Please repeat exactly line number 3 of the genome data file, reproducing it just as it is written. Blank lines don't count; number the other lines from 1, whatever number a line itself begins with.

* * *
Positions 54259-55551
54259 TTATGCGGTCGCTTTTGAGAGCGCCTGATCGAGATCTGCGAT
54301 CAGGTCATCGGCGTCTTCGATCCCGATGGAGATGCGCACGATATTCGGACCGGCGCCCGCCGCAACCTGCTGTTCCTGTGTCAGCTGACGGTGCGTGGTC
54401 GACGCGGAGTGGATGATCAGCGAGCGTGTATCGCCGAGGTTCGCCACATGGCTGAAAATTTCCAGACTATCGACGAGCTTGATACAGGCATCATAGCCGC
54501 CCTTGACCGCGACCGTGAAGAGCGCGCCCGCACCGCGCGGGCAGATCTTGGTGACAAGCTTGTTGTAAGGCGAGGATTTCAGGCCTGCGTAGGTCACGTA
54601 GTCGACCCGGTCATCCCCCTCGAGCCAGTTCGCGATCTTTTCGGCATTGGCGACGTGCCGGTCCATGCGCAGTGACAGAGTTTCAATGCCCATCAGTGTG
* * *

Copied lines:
54301 CAGGTCATCGGCGTCTTCGATCCCGATGGAGATGCGCACGATATTCGGACCGGCGCCCGCCGCAACCTGCTGTTCCTGTGTCAGCTGACGGTGCGTGGTC